I actually DID finally post this one because a commenter on the last post (Hi, Barney!) asked whether I had changed careers. Which… is both a reasonable assumption (given how depressing that last entry was), and a good indication I should suck it up and just hit “publish” on something.
So – here I am! Still alive, definitely still in medicine, definitely still over-thinking things as simple as “is this really worth posting?” – but here, all the same.
My score came out! And despite a lot of post-hoc rationalization of just how much i did not allegedly care, as soon as I actually had the option of clicking “View Score Report”, I no longer wanted to.
Like, at all. Ever.
Even after mustering up the courage to at least click the damned link, I still spent an embarrassing amount of time avoiding the screen and just generally attempting to evaporate due to Internal Conflict overload.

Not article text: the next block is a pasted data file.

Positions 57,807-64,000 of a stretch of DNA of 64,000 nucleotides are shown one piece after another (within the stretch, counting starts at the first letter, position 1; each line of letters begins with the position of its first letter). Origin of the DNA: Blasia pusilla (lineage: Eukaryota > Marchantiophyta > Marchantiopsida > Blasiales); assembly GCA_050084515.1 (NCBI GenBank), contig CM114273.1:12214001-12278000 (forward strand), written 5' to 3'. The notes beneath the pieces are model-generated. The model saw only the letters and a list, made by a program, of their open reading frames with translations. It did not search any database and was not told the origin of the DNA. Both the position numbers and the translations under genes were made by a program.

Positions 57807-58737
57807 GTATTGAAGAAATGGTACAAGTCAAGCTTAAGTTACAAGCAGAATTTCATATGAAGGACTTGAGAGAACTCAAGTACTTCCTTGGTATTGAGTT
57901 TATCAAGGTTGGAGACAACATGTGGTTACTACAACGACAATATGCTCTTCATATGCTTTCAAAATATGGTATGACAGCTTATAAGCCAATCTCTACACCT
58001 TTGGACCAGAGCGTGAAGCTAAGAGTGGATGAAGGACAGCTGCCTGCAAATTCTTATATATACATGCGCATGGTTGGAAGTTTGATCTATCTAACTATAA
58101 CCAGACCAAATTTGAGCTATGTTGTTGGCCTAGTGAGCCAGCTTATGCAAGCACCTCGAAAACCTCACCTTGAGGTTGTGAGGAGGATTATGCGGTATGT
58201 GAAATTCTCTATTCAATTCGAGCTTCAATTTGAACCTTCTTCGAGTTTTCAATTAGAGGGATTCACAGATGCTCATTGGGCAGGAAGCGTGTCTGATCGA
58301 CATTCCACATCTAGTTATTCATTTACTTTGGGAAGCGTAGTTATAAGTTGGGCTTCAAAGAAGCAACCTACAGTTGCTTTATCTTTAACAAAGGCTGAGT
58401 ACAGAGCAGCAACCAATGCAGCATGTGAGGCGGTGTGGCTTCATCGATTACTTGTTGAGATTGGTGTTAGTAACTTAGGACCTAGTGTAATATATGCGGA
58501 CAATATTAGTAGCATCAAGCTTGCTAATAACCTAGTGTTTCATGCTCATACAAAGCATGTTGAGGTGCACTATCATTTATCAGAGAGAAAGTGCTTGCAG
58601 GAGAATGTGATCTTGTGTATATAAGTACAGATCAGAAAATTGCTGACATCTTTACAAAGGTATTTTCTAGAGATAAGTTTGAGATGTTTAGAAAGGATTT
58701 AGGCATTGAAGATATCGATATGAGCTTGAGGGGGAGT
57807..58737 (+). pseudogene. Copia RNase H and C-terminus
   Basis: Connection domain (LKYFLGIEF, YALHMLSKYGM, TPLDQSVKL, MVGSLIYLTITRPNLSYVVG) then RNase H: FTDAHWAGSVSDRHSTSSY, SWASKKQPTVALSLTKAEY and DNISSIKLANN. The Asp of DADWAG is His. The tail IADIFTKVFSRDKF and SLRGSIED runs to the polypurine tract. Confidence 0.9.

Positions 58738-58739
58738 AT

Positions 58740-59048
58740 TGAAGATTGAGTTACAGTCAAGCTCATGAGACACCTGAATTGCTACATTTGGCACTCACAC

The internal conflict, to be fair, started about 2 months ago with the seriously depressing disparity between my original “go, fight, win!” optimism and the resulting elaborate series of nervous breakdowns when practice test after practice test revealed a reality that didn’t match up.
Which, ultimately, I blame on 1) not actually being a secret genius (DAMNIT I was counting on that), and 2) seriously underestimating the workload required to meet the “average” maximal effort concerted by thousands of medical students who have lived their entire lives in the 95th percentile and are not about to release their unholy death grip on it now.
(Honestly, if I learned one thing while studying, it was that a 224 should be greeted with nothing but respect. An “average” score is a freaking achievement.)
Weirdly, after the Abject Despair of taking my dare-to-be-great expectations and pasting them onto a dare-to-be-average reality, I started scoring higher.
In the end, my NBME practice test scores ranged from roughly 21X – 24X, with a baseline of 207 and one UWorld score of 250 thrown in as hyper-emotional outliers.
So, right, that’s why I was sitting in front of my laptop, eyes shut, throwing around the idea of just never, ever checking my score – or at least just closing my eyes and humming loudly whenever it was brought up.
After all, wouldn’t it be nice to live in a world where the 250 was forever a possibility? A world where it would forever be possible that I definitely did not slide back down Average Mountain to my baseline, thus negating all 6 weeks of blood, sweat, and tears?